With our attire chosen, we had five weeks to relax while event organizers scrambled to pull everything together. If you’ve ever organized a public event in NYC, you know how many CASES of wine those organizers probably went through calming their nerves. I have…and can make an educated guess.

Anyway, on January 28 I received a message from Ada Nieves, Co-chair of the New York Pet Fashion Show:

“We would like to present a formal invitation to the New York Pet Fashion Show on Feb 8 at the Pennsylvania Hotel. Lenny has been nominated for an award. Please confirm attendance. Thank you!”

WHAT?!?! I wondered to myself, “What in the world has the little pug been doing when I’m not around? Obviously its been positive because he’s won an award!” I was so proud of my little pug.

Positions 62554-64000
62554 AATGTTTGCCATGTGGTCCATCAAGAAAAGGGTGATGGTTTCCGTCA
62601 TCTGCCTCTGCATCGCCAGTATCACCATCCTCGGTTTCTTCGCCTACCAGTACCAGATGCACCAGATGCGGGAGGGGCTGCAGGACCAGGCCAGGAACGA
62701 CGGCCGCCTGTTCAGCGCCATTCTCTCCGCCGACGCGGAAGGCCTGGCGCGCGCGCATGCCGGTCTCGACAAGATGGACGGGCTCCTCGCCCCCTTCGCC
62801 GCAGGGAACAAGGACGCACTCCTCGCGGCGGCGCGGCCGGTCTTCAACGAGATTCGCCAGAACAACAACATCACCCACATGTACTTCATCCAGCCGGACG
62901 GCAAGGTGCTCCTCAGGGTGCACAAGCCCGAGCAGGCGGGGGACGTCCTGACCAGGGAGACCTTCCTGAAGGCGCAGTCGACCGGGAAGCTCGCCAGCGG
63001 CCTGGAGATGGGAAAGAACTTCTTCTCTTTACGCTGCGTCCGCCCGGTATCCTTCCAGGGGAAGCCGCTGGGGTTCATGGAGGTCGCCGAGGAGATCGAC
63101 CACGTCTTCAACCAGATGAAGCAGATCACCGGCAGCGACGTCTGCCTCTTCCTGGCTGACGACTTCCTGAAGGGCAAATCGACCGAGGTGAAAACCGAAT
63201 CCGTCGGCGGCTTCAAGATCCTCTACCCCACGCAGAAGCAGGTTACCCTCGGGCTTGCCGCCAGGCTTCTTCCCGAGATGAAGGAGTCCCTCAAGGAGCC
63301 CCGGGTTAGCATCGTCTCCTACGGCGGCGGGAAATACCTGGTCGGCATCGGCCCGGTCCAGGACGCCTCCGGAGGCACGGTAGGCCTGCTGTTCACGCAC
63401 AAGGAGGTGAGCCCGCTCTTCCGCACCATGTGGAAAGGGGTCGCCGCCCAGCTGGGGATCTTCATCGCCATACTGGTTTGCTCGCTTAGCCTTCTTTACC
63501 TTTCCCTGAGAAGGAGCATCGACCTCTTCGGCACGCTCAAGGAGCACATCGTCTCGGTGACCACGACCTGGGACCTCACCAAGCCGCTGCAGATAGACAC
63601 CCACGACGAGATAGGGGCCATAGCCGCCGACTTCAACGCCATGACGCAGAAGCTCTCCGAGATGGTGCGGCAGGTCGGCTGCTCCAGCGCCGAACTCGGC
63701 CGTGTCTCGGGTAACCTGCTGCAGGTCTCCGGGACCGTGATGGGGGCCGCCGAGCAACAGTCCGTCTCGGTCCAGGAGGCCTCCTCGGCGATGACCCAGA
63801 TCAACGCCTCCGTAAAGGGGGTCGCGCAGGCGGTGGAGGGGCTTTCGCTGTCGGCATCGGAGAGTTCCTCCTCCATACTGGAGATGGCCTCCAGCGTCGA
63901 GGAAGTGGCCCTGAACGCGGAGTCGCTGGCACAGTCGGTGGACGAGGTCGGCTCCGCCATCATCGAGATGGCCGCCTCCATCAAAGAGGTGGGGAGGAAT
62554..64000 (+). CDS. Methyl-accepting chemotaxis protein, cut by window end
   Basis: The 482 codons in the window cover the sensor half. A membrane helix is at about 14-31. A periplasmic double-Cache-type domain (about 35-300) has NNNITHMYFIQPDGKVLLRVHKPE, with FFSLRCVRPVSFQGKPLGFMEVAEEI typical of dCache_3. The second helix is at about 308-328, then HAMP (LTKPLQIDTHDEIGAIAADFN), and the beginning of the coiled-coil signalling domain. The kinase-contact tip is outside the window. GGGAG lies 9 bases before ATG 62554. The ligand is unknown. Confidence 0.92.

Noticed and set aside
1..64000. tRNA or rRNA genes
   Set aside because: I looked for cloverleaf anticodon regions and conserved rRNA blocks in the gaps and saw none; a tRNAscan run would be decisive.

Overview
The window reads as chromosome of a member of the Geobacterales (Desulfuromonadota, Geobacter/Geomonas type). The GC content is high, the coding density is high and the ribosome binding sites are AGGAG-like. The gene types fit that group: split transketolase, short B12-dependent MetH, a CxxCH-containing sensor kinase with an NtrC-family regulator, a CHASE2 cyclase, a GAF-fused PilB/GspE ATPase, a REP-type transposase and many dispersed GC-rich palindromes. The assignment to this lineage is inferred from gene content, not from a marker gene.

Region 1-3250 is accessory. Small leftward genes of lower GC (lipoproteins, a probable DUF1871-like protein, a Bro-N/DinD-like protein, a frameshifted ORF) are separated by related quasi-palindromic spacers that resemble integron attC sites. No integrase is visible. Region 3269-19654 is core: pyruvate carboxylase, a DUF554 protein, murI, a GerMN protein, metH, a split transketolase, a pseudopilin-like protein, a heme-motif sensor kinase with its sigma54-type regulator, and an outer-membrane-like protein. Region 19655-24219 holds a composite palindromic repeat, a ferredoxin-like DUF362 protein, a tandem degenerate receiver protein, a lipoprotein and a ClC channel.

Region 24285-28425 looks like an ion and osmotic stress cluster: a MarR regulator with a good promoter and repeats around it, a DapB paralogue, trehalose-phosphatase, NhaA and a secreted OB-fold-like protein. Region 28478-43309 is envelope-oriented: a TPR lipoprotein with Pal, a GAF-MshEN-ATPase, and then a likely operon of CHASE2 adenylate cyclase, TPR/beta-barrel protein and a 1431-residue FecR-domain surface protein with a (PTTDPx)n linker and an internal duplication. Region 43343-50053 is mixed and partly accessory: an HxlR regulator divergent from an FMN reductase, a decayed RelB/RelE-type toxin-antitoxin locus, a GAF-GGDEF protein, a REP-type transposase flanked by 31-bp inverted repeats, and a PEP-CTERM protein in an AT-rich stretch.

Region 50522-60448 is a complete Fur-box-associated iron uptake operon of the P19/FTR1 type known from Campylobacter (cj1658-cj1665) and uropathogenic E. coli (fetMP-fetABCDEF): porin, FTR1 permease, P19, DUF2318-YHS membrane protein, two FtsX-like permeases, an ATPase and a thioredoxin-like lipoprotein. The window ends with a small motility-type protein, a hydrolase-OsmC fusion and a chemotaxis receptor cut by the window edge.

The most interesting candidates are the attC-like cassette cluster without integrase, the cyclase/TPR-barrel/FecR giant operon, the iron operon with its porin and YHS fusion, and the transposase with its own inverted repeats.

With the news of a mysterious award, my excitement grew! And then after weeks of anticipation…

Really? What’s up with naming a winter storm?

Winter storm Nemo. Stupid blizzard.

I considered every possible option of transporting the little pug to the event. Car service. Too expensive and would take a miracle to get a car in the storm. Subway. MTA warned of suspended service and our home stop is above ground — surely it would be shut down. Walking. One hundred sixty-seven blocks south in dropping temperatures and blizzard conditions carrying a 17 lb pug. Absolutely not. There just didn’t seem to be a truly safe method of transportation for us. And so after months of looking forward to a night out, I made the heartbreaking decision that we would not attend. I would not wear my dress. Lenny would not frolic naked in a fancy ballroom. And most crushing, the little pug would not be able to accept his award — which I could only assume was for “Frito-iest Feet”.